work toward silencing train horns through San Diego
By Michael Burge
January 6, 2006
OCEANSIDE – San Diego's downtown
redevelopment agency is making headway with the North County Transit
District to silence train horns in San Diego's growing urban core.
Mitch Alderman, a transit district rail engineer, told the board's
planning committee that the Centre City Development Corp., San Diego's
downtown redevelopment agency, has asked the district to design safety
improvements at crossings so train engineers do not have to blare their
The development agency has been
pushing for a "quiet zone" – where train engineers do not have to blow
horns – between Laurel Street and Fifth Avenue since the late 1990s.
Quiet zones became possible in June after the Federal Railroad
Administration adopted regulations defining when train engineers must blow
their horns and the criteria for silencing them.
The new federal regulations require engineers to sound their horns 20
to 30 seconds before each crossing and include a formula that cities must
fulfill to establish quiet zones at crossings
Alderman told the planning committee that downtown residents suffer
through continual horn blasting because the crossings, about a dozen of
them, are close together.
The North County Transit District owns the tracks between Orange County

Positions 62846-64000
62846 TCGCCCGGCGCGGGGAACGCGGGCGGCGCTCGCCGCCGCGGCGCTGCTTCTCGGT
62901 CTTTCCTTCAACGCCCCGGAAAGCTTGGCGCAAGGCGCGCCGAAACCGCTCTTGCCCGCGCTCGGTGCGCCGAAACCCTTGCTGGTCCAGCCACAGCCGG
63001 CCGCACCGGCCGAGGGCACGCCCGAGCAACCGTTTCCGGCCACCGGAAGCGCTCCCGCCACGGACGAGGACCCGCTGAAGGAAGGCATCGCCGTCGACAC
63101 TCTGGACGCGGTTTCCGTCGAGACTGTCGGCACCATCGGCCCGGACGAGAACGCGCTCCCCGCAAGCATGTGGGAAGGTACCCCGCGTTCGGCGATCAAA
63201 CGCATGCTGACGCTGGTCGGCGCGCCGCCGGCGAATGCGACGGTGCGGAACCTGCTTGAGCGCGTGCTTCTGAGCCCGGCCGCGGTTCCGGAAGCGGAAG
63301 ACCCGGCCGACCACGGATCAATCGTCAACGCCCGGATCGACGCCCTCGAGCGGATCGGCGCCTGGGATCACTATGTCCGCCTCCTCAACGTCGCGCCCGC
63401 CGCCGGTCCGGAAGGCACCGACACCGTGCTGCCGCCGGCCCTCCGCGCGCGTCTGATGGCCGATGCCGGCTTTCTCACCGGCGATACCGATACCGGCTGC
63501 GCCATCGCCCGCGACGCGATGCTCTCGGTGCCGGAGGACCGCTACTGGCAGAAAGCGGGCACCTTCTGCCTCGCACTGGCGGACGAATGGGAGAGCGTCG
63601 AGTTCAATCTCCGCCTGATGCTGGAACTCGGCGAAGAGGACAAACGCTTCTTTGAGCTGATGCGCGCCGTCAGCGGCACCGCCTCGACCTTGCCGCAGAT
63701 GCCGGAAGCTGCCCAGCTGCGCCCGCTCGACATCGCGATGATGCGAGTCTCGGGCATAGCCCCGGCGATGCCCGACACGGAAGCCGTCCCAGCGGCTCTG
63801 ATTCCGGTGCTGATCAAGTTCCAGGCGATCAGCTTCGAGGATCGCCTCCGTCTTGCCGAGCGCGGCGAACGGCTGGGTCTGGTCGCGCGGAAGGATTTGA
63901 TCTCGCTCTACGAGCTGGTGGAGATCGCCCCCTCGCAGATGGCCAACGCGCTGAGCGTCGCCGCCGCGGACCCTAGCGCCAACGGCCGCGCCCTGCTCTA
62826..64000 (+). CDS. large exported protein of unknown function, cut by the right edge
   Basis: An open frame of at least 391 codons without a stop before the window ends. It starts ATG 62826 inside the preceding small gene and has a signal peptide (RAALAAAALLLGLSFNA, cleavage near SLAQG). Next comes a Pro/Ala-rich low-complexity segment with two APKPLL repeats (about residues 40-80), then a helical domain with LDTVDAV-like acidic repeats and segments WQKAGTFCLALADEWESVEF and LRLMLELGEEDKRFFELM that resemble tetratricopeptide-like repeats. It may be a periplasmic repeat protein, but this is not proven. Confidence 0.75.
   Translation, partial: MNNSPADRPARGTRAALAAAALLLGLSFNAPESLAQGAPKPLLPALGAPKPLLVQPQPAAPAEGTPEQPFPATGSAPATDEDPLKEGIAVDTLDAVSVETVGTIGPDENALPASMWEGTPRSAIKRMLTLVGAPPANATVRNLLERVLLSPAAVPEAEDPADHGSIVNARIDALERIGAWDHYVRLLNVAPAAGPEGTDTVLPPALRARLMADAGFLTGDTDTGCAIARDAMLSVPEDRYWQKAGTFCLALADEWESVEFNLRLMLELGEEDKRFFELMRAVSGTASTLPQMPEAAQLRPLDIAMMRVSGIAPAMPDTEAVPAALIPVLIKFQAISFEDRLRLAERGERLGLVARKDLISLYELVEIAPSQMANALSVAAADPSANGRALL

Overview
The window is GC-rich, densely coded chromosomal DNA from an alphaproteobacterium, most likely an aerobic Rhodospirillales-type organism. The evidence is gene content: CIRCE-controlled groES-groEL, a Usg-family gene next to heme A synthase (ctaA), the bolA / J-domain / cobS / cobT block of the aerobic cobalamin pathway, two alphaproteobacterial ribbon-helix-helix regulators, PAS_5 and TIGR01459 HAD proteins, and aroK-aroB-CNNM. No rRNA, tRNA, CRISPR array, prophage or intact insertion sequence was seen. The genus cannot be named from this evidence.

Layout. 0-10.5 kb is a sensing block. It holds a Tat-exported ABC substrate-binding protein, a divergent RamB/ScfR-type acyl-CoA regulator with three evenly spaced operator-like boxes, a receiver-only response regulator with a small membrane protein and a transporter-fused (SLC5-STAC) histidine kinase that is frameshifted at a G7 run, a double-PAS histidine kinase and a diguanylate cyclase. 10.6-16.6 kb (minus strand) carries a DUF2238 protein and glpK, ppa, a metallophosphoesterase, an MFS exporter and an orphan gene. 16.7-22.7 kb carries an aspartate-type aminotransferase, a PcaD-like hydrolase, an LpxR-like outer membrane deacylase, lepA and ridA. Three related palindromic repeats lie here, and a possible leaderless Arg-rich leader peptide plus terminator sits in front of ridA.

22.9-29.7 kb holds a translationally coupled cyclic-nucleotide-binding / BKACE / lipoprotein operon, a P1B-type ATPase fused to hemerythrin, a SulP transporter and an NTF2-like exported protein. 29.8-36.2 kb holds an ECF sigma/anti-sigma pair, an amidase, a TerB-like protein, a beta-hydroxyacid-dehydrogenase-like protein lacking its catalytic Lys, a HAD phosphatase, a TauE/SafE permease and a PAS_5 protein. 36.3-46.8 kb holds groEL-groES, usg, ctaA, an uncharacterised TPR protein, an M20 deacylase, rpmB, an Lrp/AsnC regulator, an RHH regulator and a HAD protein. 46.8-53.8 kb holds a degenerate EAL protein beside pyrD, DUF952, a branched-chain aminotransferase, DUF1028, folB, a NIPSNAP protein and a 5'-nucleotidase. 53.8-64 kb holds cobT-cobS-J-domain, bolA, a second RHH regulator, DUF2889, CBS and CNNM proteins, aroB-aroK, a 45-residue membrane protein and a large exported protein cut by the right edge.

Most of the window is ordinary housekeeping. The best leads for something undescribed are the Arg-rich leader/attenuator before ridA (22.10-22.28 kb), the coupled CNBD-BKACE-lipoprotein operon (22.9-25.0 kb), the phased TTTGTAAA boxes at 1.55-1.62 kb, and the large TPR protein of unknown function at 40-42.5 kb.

and about E Street in San Diego, and between Oceanside and Escondido.
To silence the horns, cities might have to erect gates that block all
traffic lanes, construct median barriers or undertake other measures to
protect motorists and pedestrians from trains, depending on conditions at
Theresa McAteer, an attorney representing CCDC, said yesterday that the
redevelopment agency is working with the transit district, Burlington
Northern Santa Fe, which owns the tracks south of E Street, and the
Metropolitan Transit System, which operates the trolley, to implement the
Alderman said some downtown crossings would require multiple
According to a policy that the transit district is drafting, the
district would design the improvements, and any public agency that wants
the quiet zone would pay for them. The design cost for the downtown
crossings would be $800,000, according to a transit district staff report.
The transit district board had discussed adopting a policy on quiet
zones in September but halted over the question of liability. The
district's staff had proposed having local cities bear the brunt of
liability in accidents at reconfigured crossings, but the board members –
who consist of eight members of city councils and a county supervisor –
balked at that proposal.
The staff has not returned to the board with a rewritten policy, and
Alderman said CCDC was eager to move forward with the quiet zone while the
policy was being drafted.
Burge: (760) 476-8230;